While in the field, I found the lens as comfortable as any other to hold and transport. It comes with a rear lens cap as well as a hood and lens cap for the front. Because of the bulging nature of the front lens, the lens hood (felted on the inside to create a firm attachment with the lens when in use) is needed to hold a cap. Additional filters can be used with this hood attached (72mm) if a narrowed version of the spherical world is okay. I did have an almost constant worry about scratching the front of the lens with it sticking out as far as it does (which is not much at all, but more than I am accustomed to). Therefor, the hood and lens cap remained on more than usual. A minor point.

Shooting with the lens is no different than shooting with any other lens. It opens to f/2.8 and can get seriously close to subjects. This helps as shooting with a fisheye point of view can be challenging. Getting close to the subject and helping it dominate the field of view, while still giving the viewer some place to ‘go’ in the picture, is even more exaggerated with this lens than with a standard wide angle.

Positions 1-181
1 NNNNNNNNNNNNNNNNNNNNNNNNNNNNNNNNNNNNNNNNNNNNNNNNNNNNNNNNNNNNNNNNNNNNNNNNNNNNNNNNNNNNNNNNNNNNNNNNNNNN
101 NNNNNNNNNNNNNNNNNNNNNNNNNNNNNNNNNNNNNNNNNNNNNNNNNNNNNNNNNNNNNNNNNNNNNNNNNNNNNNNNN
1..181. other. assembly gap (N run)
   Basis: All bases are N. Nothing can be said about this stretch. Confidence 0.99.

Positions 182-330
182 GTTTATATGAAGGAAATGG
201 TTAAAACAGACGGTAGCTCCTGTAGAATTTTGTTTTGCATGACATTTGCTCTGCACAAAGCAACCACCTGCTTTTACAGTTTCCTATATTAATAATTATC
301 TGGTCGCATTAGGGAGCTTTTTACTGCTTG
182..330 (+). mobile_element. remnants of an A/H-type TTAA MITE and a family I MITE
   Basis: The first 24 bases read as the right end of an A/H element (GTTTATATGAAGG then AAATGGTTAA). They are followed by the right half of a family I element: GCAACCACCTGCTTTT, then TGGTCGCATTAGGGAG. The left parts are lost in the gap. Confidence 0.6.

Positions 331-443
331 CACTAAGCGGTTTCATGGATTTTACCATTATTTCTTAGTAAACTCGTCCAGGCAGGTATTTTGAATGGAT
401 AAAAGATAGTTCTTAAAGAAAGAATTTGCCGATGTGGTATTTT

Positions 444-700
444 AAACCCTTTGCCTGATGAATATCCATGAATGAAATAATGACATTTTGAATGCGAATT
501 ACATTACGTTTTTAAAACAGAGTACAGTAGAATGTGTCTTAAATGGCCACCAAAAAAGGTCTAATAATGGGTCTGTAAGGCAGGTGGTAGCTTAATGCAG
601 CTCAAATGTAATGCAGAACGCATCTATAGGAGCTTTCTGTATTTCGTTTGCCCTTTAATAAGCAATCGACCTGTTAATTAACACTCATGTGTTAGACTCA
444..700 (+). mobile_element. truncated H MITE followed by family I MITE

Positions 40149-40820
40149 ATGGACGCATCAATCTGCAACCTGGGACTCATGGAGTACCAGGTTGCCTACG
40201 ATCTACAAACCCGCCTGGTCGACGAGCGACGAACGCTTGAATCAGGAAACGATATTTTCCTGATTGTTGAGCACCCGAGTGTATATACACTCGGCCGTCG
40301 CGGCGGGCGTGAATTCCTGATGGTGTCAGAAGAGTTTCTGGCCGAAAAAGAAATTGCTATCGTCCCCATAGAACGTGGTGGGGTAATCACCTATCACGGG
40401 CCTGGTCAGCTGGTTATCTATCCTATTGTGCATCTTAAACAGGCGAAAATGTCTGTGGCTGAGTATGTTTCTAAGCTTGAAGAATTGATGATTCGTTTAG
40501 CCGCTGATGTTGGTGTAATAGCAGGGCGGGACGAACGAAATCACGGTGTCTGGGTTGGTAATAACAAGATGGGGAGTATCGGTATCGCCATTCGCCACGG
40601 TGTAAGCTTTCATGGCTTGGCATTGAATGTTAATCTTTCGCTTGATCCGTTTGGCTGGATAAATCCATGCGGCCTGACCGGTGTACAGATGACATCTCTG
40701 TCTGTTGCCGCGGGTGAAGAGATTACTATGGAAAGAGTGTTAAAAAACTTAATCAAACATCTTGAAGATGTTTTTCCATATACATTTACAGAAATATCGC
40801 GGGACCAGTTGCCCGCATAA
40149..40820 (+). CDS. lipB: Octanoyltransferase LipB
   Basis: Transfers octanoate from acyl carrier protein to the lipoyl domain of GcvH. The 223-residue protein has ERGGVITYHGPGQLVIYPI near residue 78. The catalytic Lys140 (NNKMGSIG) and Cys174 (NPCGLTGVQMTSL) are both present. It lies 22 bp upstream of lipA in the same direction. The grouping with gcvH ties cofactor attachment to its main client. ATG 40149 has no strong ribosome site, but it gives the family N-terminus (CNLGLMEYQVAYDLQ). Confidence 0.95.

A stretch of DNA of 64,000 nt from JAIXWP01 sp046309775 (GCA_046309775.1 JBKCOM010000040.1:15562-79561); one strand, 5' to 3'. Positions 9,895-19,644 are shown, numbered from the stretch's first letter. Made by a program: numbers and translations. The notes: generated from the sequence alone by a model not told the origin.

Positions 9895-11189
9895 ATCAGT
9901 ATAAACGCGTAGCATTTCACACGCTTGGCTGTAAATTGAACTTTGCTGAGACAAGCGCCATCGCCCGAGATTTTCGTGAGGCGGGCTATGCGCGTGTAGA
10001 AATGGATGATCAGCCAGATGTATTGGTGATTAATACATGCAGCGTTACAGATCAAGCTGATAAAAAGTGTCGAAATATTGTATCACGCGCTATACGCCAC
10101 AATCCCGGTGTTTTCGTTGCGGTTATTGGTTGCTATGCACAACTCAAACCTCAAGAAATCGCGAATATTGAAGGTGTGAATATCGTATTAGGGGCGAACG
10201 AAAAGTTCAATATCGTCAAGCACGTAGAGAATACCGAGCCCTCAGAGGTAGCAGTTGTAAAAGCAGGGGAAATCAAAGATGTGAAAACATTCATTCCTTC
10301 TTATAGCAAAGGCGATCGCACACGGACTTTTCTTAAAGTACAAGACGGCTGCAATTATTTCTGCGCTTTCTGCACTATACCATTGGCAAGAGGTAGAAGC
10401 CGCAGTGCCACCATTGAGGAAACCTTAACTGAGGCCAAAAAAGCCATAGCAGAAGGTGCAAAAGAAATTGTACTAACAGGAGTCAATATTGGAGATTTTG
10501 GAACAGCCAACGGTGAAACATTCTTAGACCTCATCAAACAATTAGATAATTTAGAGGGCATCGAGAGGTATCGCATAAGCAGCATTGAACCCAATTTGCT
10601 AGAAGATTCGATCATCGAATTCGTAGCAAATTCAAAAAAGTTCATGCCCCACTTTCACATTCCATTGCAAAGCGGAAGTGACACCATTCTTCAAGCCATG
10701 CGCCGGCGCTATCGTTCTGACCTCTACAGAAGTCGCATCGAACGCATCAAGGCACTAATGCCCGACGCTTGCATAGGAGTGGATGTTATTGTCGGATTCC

Video with the lens can be interesting. Side moving objects go from small to large in the middle to small again and it can be a bit odd for some viewers. Images shot straight forward, backward or straight up give a good full view of the action. For some additional tips on shooting with this lens, I have written a post on Photo Tuts+ (and I’m sorry most of it is a Premium article, that wasn’t my choice) that describes 14 different scenarios when this lens would be useful.

You may be asking what that blue ring is around some of the images. It is flare caused by the extreme angle of the lens. It is normal and can be easily remedied which a circular crop.

Samples

Click on any sample to see a full sized view.

Shadows of Swayambanath Temple, Kathmandu, Nepal

Tengboche Monastery and Mt. Everest, Tengboche, Nepal

Window To The World, Jaipur, India

Bath Room Floor, Amber Fort, Jaipur, India

Taj Mahal, Agra, India

The Milky Way From Phobjika Valley, Bhutan

Looking Up, Paro Dzong, Bhutan

So Much Stone, Red Fort, Delhi, India

Patterns, Amber Fort, Jaipur, India

Picture Of A Picture, Phobjika Valley, Bhutan

Kathmandu From Dharahara Tower, Nepal

Weavers In Thimphu, Bhutan

Weavers In Thimphu, Bhutan

Rice Field, Punakha, Bhutan

Prayer Wheels, Paro Dzong, Bhutan

Swayambanath Temple, Kathmandu, Nepal

Dzokyos On A Himalayan Trail, Nepal

Khumbu Glacier, Lobuche, Nepal